A year before his death, mobster-turned-snitch-turned-celebrity Henry Hill almost blew off an appearance on a radio show because of a comment I made about him. The whole incident gives some nice insight into the ego of a glorified street hustler and the powerful influence of fame.
After becoming a celebrity when his book “Wiseguy” was turned into the movie Goodfellas by director Martin Scorsese, Henry Hill was writing cookbooks in between getting drunk and high. He was arrested multiple times for drug abuse and his appearances on the Howard Stern Show were an embarrassment to both the crew and the show’s listeners as Hill was talking nonsense with a slur and bragging about murders he never committed.
When I heard that Henry Hill would be a guest on Crime Beat Radio I was very interested in hearing it. Presenters Ron Chepesiuk and Will Hryb always come well prepared and are experts on organized crime. I had no doubts that they would do a great job at interviewing Hill.
However, I wondered which Hill (right) would show up for the interview. The problem with Hill was that there were two different versions people were looking at. One was the real thing and the other the glamourized version from Goodfellas.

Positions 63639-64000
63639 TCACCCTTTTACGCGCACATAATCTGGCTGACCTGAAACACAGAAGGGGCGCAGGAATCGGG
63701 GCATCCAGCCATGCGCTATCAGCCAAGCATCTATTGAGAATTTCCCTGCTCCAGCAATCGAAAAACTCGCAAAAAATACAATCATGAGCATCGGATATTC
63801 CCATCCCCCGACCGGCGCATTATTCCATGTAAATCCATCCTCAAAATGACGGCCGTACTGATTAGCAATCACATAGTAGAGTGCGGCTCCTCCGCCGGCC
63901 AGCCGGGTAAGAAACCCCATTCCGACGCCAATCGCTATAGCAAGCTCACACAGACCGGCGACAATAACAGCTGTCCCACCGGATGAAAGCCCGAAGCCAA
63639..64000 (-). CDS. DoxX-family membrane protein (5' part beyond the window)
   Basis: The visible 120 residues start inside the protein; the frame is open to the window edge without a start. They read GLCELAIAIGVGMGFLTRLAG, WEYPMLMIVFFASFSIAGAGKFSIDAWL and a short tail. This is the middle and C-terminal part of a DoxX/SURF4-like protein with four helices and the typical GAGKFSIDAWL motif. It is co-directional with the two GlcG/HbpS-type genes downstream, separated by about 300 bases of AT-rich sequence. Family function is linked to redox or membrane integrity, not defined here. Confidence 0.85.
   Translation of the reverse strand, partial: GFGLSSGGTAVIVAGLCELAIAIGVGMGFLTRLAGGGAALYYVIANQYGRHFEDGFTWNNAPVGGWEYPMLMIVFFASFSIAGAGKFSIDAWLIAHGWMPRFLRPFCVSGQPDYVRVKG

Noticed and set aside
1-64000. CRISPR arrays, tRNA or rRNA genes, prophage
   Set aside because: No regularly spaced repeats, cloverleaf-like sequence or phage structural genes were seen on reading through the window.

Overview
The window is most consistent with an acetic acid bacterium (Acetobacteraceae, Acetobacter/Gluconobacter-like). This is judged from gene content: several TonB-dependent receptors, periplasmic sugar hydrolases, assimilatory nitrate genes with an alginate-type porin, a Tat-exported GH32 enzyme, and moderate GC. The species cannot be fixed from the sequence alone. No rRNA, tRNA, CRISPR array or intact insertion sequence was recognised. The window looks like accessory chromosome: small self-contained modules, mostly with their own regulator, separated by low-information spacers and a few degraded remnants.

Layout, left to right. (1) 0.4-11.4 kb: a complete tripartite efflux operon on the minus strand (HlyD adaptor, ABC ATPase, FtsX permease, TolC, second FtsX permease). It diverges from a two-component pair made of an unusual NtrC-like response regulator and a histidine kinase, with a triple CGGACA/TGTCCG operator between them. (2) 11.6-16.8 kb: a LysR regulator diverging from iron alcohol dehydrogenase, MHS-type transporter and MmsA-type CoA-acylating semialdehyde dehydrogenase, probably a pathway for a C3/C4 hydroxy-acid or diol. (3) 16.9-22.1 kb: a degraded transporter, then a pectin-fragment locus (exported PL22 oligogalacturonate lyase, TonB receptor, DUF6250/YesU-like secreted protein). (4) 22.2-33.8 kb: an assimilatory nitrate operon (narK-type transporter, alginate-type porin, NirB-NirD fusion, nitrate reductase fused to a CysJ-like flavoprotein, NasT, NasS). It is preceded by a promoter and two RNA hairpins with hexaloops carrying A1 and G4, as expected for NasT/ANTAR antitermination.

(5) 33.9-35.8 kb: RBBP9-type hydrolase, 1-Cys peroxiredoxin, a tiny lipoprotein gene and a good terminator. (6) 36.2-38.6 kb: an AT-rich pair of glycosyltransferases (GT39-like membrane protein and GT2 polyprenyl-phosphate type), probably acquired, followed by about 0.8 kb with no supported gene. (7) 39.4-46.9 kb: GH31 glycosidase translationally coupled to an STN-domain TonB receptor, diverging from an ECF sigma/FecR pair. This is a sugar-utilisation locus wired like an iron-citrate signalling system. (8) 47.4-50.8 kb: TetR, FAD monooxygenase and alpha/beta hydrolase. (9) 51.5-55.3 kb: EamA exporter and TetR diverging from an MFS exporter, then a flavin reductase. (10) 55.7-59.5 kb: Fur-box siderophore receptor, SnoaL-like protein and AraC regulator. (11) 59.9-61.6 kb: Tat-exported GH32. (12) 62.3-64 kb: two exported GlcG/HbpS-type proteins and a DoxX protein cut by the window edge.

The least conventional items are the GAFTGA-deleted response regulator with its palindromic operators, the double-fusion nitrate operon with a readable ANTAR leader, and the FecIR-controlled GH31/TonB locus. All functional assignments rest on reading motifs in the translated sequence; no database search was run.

With Goodfellas Martin Scorsese made an instant classic. Actors Robert Deniro, Joe Pesci, and Ray Liotta did an outstanding job at portraying a violent mob crew that terrorized New York during the 1960s till 1980. Ray Liotta shined as the charismatic, handsome Henry Hill who lived the life of a king until he descended into hell. The movie made the real life Henry Hill into a household name around the world. The story about his flashy, exciting life of crime was much sought after in the decades following the film and made sure Hill had some job security.
But the truth was that the movie showed the Hollywood version. The real Henry Hill was a creepy looking bald guy. A former gangster who still thought he could play the part even though no one took him seriously. To top it off Hill had a serious problem with illegal substances. In no way did he live up to the hype created by Goodfellas. And he knew it.